Effects of Inflammation
The effects of inflammation can be both local and systemic. The systemic effects of acute inflammation include fever, leukocytosis and vascular changes. These will be discussed in more detail later in this unit. The local effects are usually clearly beneficial, for example the destruction of invading microorganism, but at other times they appear to serve no obvious function, or may even be harmful.
Both the fluid and cellular exudates may have useful effects. Beneficial effects of the fluid exudate are as follows:
As we all know however, the inflammatory response has significant harmful effects. Most of these are caused by release of lysosomal enzymes by inflammatory cells. Some of these harmful effects include:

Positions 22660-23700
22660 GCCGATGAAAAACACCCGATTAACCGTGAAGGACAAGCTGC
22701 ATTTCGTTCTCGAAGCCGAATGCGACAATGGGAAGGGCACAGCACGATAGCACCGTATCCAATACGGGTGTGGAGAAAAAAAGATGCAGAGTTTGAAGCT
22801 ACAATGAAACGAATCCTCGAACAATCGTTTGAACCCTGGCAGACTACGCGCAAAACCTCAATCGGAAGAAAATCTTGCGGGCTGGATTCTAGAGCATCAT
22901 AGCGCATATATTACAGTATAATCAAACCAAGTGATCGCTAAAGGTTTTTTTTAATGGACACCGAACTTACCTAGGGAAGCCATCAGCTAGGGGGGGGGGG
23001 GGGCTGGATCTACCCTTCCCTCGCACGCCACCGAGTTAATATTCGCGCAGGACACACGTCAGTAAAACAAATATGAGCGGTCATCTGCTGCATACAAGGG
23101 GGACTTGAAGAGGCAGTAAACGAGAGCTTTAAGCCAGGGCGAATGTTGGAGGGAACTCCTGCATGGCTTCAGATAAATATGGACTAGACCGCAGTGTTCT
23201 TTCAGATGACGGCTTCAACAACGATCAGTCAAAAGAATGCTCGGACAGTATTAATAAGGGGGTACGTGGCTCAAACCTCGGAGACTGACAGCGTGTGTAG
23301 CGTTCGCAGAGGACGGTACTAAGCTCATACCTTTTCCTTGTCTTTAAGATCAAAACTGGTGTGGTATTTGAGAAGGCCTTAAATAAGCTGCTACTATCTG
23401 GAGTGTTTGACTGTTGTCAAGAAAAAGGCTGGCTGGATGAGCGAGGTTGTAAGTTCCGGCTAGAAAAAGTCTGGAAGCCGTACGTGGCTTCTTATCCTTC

Destruction of normal tissues. Enzymes such as collagenases, elastases and other proteases may degrade normal tissues, resulting in their destruction. For example in type III hypersensitivity reactions and in some types of glomerulonephritis small vessels are damaged.
Swelling. The swelling of acutely inflamed tissues may be harmful. At right is a dog with a swollen face due to an anaphylactic reaction. If that swelling occurs in the larynx, VERY BAD. Inflammatory swelling is especially serious when it occurs in an enclosed space such as the cranial cavity. Thus, acute meningitis or an intra-cerebral abscess may raise intracranial pressure to the point where blood flow into the brain is impaired, resulting in cerebral edema, or may force the cerebral hemispheres against the tentorial orifice and the cerebellum into the foramen magnum (cerebellar herniation).
Inappropriate inflammatory response. Sometimes, acute inflammatory responses appear inappropriate, such as those which occur in type I hypersensitivity reactions where the provoking environmental antigen (e.g. pollen) otherwise poses no threat to the individual.
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